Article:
Flight of the Swanns

By Diane Stevens

Delia Swann turned fifty and became a dancer. Married in Boise, at seventeen, to a sheep rancher named Harry, she’d rarely danced a step. Only the odd waltz or polka as a child in the kitchen. She’d always been a clumsy girl, solid, fit for bearing children, which she did quickly and proudly.

Only the youngest child gleamed; the rest sank back into the bog of mediocrity and sheep dung. All but Genevieve, born in December with pointed toes and a singular grace that transformed the landscape. As though Boise had sprouted bird of paradise in winter.


Delia Swann gave up canning and sewing to drive Genevieve to ballet class, in spite of blizzards and snowdrifts clear to the roof that required Harry Swann to plow the mile long drive for Delia’s truck to pass. Genevieve sat tall and straight, her dark hair twisted into a tiny bun, the nonchalance of one born to excel. Delia could only imagine.

When Genevieve turned sixteen, her teacher encouraged her to audition for the American Ballet Theatre’s summer program.

“I’m going with her to New York,” Delia announced.

“No!” Harry shouted. “Stay home and help me with the shearing!”

Delia refused.  She was through with sheep.

When Harry came in from the barn, hungry for pot roast, barley soup and rhubarb pie, the stove remained cold as Delia’s body.  Perhaps she was through with Harry. She purchased two airline tickets and wore her best perfume but feared she smelled of sheep.

At the audition her pride was tinged with envy. Oh, to be hipless, leggy and gifted. It was too much for a prairie mother to bear. Genevieve executed twenty two fouettes in a row: those lightning bolt turns she’d been spinning since she was six.  Delia’s feet moved in unison beneath her chair, making small circles on the floor. She closed her eyes, spinning her own fouettes. One, two, three, thirty, forty, fifty. How could she ever return to sheep dung?

When Genevieve was asked to join American Ballet Theatre as the youngest dancer in the Corps de ballet, Delia found a tiny apartment for the two of them. Then one gray Monday she enrolled herself at the Dance Academy overlooking Times Square.

“I need to learn the fouette,” she announced to the lithe instructor, who flashed a weary smile.

“A fifty year-old body is a grand piano. Out of tune. You need to start slowly. First learn the five basic positions.”

The studio on the second floor allowed pedestrians on the sidewalk to peer up through the huge plate glass windows. What they saw were stiff, awkward amateurs executing graceless plies and releves. All were younger and slimmer than Delia, but none felt more passion to succeed.

Each evening, before bed, she practiced. She placed one foot on the kitchen counter, stretched out her leg, and attempted to bend her chest toward her thigh, as she’d seen Genevieve do many times, effortlessly. Oh, the pain! The infinite distance between chin and knee.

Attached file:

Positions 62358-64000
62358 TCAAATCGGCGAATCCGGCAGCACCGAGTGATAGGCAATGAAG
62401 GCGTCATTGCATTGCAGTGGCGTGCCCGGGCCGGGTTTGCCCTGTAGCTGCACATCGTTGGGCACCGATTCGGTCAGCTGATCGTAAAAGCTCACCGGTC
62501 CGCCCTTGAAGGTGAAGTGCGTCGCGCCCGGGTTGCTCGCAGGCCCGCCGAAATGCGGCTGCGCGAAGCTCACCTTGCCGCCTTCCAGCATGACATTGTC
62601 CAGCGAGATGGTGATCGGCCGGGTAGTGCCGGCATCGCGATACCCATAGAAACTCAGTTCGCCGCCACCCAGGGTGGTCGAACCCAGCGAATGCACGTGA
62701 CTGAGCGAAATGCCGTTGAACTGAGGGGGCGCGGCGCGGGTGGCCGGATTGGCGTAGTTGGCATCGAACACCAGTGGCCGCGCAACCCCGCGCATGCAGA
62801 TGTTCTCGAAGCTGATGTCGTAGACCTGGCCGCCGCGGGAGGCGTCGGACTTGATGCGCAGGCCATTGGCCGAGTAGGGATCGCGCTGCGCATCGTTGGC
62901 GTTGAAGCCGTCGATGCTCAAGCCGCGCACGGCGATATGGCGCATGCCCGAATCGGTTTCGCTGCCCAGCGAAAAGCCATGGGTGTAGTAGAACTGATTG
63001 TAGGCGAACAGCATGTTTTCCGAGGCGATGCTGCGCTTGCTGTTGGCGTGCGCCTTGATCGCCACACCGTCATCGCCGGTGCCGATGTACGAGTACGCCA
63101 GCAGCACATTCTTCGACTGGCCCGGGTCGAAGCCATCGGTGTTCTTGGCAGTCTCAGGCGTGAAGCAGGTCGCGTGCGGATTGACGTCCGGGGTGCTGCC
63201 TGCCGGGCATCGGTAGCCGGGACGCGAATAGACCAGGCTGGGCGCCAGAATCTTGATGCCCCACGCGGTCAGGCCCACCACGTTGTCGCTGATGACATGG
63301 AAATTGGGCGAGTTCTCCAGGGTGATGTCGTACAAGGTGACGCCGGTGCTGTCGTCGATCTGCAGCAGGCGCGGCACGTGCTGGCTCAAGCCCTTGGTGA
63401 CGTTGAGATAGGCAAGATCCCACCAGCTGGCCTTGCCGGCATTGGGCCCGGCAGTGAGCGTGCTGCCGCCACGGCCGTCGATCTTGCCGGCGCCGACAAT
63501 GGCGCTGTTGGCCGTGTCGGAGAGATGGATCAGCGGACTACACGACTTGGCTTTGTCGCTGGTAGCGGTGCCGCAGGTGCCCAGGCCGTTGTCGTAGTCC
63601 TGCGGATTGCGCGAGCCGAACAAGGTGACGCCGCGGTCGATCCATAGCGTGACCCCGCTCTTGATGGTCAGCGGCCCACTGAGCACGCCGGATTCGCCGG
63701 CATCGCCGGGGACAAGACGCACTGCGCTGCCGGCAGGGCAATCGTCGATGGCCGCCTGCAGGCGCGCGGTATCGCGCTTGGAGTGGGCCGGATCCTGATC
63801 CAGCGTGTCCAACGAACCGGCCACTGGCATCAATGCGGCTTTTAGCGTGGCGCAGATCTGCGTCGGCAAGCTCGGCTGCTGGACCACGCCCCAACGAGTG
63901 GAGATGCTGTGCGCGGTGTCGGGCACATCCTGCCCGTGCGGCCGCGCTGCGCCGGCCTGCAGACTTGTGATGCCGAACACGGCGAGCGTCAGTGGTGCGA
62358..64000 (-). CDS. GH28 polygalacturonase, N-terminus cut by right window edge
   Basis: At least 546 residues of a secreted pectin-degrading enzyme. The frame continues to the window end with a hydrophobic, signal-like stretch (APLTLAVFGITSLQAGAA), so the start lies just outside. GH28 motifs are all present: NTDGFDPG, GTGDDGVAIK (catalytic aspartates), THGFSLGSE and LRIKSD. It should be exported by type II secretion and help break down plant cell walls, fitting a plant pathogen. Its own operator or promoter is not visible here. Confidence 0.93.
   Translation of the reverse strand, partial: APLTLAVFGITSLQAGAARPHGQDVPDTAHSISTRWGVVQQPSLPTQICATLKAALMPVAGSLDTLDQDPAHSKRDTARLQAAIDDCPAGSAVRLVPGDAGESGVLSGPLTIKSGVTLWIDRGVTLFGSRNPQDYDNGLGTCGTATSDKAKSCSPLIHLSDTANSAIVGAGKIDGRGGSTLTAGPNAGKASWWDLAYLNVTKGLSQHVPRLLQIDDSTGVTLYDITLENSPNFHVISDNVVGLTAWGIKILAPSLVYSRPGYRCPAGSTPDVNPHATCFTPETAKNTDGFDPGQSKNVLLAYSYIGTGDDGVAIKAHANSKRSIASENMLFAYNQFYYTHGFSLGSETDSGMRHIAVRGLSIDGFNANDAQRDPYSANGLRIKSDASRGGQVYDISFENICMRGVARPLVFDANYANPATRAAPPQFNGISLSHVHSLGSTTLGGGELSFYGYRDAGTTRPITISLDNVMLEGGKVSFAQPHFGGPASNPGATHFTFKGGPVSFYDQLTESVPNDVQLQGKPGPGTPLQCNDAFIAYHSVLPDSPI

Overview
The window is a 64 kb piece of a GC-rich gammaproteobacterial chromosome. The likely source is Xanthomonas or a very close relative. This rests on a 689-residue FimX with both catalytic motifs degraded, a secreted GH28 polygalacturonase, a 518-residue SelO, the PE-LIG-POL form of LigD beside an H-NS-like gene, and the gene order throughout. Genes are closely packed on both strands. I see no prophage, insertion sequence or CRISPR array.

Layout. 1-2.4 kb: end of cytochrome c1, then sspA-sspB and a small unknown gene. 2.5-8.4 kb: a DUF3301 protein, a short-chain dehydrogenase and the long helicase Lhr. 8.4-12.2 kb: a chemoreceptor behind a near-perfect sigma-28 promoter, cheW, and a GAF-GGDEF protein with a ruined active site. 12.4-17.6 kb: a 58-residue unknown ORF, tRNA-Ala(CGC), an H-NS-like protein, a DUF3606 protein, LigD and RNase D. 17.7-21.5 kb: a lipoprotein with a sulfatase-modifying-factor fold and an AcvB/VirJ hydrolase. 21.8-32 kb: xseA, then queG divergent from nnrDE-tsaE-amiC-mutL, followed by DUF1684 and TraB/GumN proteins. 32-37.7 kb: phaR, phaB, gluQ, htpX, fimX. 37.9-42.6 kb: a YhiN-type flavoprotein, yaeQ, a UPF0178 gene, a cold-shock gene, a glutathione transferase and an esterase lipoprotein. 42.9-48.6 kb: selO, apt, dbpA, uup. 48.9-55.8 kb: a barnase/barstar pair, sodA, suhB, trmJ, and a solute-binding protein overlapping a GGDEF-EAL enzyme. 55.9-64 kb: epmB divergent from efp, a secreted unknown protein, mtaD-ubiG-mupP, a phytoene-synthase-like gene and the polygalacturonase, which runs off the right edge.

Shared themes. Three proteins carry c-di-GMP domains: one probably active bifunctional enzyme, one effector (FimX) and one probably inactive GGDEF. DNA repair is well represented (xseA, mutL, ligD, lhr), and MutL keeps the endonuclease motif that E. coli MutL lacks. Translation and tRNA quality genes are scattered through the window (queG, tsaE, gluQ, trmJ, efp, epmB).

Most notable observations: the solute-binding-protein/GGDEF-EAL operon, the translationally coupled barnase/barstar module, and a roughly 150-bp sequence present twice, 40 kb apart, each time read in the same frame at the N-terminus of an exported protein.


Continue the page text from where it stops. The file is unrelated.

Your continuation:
Delia persevered, even though Genevieve seemed dubious about her mother’s late foray into the arts. “It’s risky,” she said, twisting her silky dark hair around her fingers. “You could hurt yourself, Mother. Maybe you could help out with the costumes. You have a gift for sewing.”

Delia snapped. “I’m here to dance, not to hem your tutu.”  She found a job at the Capezio shop, selling ballet slippers and leotards. When no one was around she tried on the toe shoes, placing wads of cotton over her stubby toes, winding the long pink ribbons around her thick ankles.

In spite of the icy sidewalks, she walked to work, walked to class, walked everywhere. Her legs grew supple. Even her arms took on definition. She no longer ate roast beef and potatoes but shared Genevieve’s yogurt and fruit. Her waist appeared from nowhere. She had not the slightest memory of it, yet there it was, just above her broad hips where it belonged.

Still, after three months, the teacher did not mention the fouette. Delia continued to practice the impossible turns on her own. She fell and bruised her backside.

Harry called and demanded his wife return to the farm. Delia refused. “It has nothing to do with you. Perhaps when I can do a hundred fouettes without falling, I’ll return. Perhaps.”  She felt no remorse. For years she’d been finished with Harry but didn’t know till now. The world was larger than she’d imagined.

Genevieve and her father spoke on the phone in low tones. “She wants to be you!” He said. “She’s lost her senses. She’s an old woman.”

“She’s improving,” Genevieve said. “I even saw her practicing at the subway stop while she waited for the A train.  She’s no longer the worst in her class.  I find it touching.”

Her father shouted, “Pitiful, you mean! She’s too proud to give up. I know my Delia. She’s like an old ewe that refuses to go back to the barn. One day she’ll be eighty, in a nursing home, spinning about like some looney.”

Delia knew her husband and daughter whispered about her, but she knew her decision had nothing to do with craziness. She’d never be a ballerina. At first she’d imagined applause, but now it was a purer passion than fame. She wanted to be as good as she could be at the most beautiful thing she knew.


Harry’s calls dwindled. He’d bought a new flock of sheep and hired a cook.

“He’s replacing you, Mother.”

Delia stretched her strong arms high in the air and yawned. “Who has replaced me? The cook or the sheep?”

Genevieve laughed. “I’m glad you’re here, not there.”

“Me, too.”